In conclusion, serum irisin, meteorin-like, and FGF-21 did not respond in a similar fashion to the conditions of the YAU. Irisin was elevated before the event, increased somewhat, and remained high in the individuals that finished the event. Lactate levels were reduced and potentially implicated the importance of gluconeogenesis in sustaining physical exertion under the additional stress of extreme cold. Even under extreme conditions of physiological, temperature, and mental stress promoted by participation in the YAU, a tremendous degree of resilience was exhibited by the athletes, including the preservation of lean body mass. Future studies are planned to obtain precise measurements of energy expenditure, sleep quality, and dietary intake along with the molecular components of protein metabolism that may be potentially responsible for the relative preservation of lean body mass in these athletes competing at all distances (26, 100, 300, and 430 miles) of the YAU.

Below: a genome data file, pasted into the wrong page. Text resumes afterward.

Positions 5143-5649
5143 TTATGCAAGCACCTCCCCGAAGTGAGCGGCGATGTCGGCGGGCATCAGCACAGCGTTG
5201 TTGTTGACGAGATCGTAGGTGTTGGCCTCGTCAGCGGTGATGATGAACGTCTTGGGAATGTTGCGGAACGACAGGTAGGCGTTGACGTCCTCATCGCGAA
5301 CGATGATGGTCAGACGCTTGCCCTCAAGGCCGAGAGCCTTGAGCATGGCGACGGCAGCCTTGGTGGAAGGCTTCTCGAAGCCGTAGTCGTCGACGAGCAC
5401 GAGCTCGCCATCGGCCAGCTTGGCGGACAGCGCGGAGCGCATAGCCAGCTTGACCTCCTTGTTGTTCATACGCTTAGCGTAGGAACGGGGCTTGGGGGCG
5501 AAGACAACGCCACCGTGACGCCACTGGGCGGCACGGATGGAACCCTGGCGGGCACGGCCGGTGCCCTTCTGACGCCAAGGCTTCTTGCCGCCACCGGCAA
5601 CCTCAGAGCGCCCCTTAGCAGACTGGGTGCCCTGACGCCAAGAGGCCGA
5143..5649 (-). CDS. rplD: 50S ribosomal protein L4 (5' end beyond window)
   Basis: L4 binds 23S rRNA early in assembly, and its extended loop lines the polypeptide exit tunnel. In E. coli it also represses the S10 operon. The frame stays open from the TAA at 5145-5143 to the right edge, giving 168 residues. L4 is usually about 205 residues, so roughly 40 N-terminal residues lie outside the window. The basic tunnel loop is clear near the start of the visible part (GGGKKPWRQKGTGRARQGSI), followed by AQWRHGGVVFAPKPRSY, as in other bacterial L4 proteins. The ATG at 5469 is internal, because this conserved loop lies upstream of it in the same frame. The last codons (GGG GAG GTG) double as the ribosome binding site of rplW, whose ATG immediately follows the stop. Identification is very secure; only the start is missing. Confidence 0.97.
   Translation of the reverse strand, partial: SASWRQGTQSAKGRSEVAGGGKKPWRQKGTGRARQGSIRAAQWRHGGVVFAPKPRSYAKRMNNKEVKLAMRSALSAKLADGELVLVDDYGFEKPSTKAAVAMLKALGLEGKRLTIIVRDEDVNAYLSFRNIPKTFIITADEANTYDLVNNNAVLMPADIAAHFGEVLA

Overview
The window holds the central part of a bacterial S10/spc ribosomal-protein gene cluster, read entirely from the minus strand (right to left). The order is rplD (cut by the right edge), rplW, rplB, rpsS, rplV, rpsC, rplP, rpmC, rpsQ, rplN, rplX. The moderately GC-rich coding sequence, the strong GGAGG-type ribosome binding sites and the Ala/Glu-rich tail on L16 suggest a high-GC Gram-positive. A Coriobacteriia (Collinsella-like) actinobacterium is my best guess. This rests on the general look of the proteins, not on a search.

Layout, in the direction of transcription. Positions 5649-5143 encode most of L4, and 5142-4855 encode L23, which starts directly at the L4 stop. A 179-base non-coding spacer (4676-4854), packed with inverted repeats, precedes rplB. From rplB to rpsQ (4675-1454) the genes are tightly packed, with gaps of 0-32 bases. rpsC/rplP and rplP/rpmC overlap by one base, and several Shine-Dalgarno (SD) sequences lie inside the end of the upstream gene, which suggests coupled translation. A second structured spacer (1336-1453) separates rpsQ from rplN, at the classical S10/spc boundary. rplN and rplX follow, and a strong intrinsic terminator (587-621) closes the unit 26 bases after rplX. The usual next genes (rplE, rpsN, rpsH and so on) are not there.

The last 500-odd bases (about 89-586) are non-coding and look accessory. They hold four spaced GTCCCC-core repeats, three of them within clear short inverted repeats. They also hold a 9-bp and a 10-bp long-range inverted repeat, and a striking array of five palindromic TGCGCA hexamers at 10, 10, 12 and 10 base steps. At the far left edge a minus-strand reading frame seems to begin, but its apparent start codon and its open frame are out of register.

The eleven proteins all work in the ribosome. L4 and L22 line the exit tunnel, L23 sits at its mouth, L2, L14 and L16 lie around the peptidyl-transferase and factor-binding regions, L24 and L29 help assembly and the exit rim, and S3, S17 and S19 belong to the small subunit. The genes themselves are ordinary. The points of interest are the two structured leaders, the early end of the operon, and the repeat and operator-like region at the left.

Drs. Gunga and Steinach were partially supported by grant 50WB1330 from the German Aerospace Center (DLR). Dr. Coker was supported by the Institute of Arctic Biology, University of Alaska Fairbanks, Fairbanks, AK. Ms. Weaver and Mrs. Coker were supported by the Biomedical Learning and Student Training Undergraduate Research Experience Award and a Graduate Mentoring Research Assistantship, respectively from the National Institutes of Health (RL5GM118990, TL4GM118992 and 1UL1GM118991). We greatly appreciate the effort and involvement of the athletes who participated in our study.
Dr. Coker is a Managing Partner and Co-Owner of Essential Blends, LLC that has received funding from the National Institutes of Health to develop clinical nutrition products. The data presented in this manuscript are unrelated. The results of the present study do not constitute endorsement by the American College of Sports Medicine.
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Keywords:© 2017 American College of Sports Medicine
COLD EXPOSURE; EXERCISE; METABOLISM; EXERTION